6.1746, Qs: locative Phrases, proverbial Competence, Child Language

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Thu Dec 14 20:25:34 UTC 1995


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LINGUIST List:  Vol-6-1746. Thu Dec 14 1995. ISSN: 1068-4875. Lines:  139
 
Subject: 6.1746, Qs: locative Phrases, proverbial Competence, Child Language
 
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---------------------------------Directory-----------------------------------
1)
Date:  Thu, 14 Dec 1995 13:05:19 +0900
From:  fujimoto at seinan-gu.ac.jp
Subject:  Re:Informant check
 
2)
Date:  Wed, 13 Dec 1995 13:30:24 PST
From:  AKAYE at CCVAX.FULLERTON.EDU ("Alan S. Kaye")
Subject:  Proverbial Competence
 
3)
Date:  Thu, 14 Dec 1995 20:30:45 +0100
From:  freyberg at rz.uni-potsdam.de (klaus freyberg)
Subject:  Child Language
 
---------------------------------Messages------------------------------------
1)
Date:  Thu, 14 Dec 1995 13:05:19 +0900
From:  fujimoto at seinan-gu.ac.jp
Subject:  Re:Informant check
 
Dear Sirs;
 
I am a student in the fourth year of Seinan Gakuin University.  Now I
am doing research for my graduation thesis.  I will be glad if you
would help me.
 
I am interested in the locality of Locative phrases based on Rizzi's
"Relativized Minimality".  I made interrogative sentenses which have
two wh-elements.  I would like to do Informat check because I cannot
judge the acceptability of those sentenses precisely.  I numbered the
sentenses from (1) to (6), and each number includes two sentenses.
Would you compare and judge which sentense is more acceptable?  Please
put "*" when you consider a sentense as ungramatical, and put "?" or
"??" when you feel that a sentense is strange.
 
(1) (     ) a. Where did you wonder how to put the books t ?
		(-- I wondeeed how to put the books on the shelf.)
    (     ) b. How did you wonder where to put the books t ?	
                (-- I wondered where to put the books at random.
 
(2) (     ) a. Where did you wonder how to play the guitar t ?
		(-- I wondered how to play the guitar in his room.)	
	    	(      (     ) b.
 How did you wonder where to play the guitar t ?
                (-- I wondered where to play the guitar to my heart content.)
 
(3) (     ) a. Where did you wonder how to treat Mary t ?
		(-- I wondered how to treat mary in the classroom.)
    (     ) b. How did you wonder where to treat Mary t ?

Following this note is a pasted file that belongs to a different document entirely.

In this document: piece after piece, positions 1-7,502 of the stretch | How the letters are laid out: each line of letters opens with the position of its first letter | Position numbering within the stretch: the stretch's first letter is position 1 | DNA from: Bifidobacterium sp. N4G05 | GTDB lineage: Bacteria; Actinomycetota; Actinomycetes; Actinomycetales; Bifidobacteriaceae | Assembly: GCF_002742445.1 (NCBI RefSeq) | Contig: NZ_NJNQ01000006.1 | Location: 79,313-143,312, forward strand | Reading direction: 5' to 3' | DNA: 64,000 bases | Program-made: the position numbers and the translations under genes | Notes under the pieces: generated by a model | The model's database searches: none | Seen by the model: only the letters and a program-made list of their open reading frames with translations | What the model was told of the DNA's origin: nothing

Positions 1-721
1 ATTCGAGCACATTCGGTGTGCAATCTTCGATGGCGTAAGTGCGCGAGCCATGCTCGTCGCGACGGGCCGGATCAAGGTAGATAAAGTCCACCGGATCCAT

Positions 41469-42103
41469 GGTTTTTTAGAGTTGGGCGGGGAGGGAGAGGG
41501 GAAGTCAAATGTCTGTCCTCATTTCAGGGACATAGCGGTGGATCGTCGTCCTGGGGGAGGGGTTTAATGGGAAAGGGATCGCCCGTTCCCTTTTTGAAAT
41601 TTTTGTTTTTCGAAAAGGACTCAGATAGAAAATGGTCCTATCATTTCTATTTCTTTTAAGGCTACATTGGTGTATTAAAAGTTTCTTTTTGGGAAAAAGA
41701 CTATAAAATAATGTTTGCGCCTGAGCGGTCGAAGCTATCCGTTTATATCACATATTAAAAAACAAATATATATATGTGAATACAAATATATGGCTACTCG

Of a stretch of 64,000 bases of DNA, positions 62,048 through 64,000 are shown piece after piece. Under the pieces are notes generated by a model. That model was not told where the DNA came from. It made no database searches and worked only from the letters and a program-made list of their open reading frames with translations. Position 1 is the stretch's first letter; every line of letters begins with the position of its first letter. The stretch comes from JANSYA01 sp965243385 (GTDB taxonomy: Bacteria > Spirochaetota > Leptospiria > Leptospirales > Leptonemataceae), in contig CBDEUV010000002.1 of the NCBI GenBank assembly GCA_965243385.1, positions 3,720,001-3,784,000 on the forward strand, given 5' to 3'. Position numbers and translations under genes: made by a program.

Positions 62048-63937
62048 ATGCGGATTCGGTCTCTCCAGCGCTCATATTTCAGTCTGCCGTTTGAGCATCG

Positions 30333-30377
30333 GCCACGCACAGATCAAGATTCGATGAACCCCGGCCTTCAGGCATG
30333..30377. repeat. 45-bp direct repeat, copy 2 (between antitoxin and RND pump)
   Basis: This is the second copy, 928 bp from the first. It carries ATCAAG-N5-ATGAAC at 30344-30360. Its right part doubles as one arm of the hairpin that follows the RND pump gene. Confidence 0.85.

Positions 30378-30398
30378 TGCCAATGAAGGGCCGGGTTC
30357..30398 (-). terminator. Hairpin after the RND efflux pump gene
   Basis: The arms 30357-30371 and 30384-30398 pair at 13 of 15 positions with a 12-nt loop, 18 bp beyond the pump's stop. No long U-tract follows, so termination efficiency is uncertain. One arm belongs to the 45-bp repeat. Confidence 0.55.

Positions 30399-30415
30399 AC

(-- I wondered where to treat Mary kindly.
 
(4) (     ) a. Where did you wonder how to study English t ?
		( -- I wondered how to study English in the library.)
    (     ) b. How did you wonder where to study English t ?
		(-- I wondered where to study English in a loud voice.)
 
(5) (     ) a. Where did you wonder what to put t ?
		(-- I wondered what to put under the  chair.)
    (     ) b. What did you wonder where to put t ?
		(-- I wondered where to put the vase.)
 
(6) (     ) a. Where did you wonder what to buy t ?
                (-- I wondered what to buy in that shop.)
    (     ) b. What did you wonder where to buy t ?
                (-- I wondered where to buy a cup.)
 
Thank you very much.  I look forward to your early reply.
 
Sincerely Yours,
 
Maki Irie
Student of Seinan Gakuin University
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2)
Date:  Wed, 13 Dec 1995 13:30:24 PST
From:  AKAYE at CCVAX.FULLERTON.EDU ("Alan S. Kaye")
Subject:  Proverbial Competence
 
Part of communicative competence is a knowledge of proverbs (which I
take it is a linguistic universal).  Thus many English speakers, e.g.,
have heard the following proverb (and therefore know it): "You pays
your money and you takes your choice."  This is given, in fact, in the
Oxford Dictionary of Quo- tations, 1979, 3rd ed., p. 9.  What I would
like to know is how many English speakers have heard a variation of
this proverb in which the word "chances" (not "choices") has replaces
"choice."  I deem this to be a proverbial sub-categorization, and I
hope to find out other examples of this in English and in other
languages.  I would like to think that native speaker's change
proverbs according to well-defined rules ("chances" is also
monosyllabic and begins with a voiceless affricate, etc.).
 
I will post a summary of examples and interesting reasons explaining
the phenomenon.  Does anyone know of any research on this (about any
language)?  Has anyone every heard any other change with this proverb
or any other English proverb? My preliminary hypothesis is that
variations in proverbs are universal.
 
Alan Kaye
Linguistics
Calif. State University, Fullerton  --- akaye at fullerton.edu
------------------------------------------------------------------------
3)
Date:  Thu, 14 Dec 1995 20:30:45 +0100
From:  freyberg at rz.uni-potsdam.de (klaus freyberg)
Subject:  Child Language
 
 
I'm a german philosopher and very intersetd on Child Language (esp.
emotional terms). Who researchs on this theme and can send further
details ?  Thanks, Klaus Freyberg; Lueckstr. 44; 10317 Berlin
(Germany)
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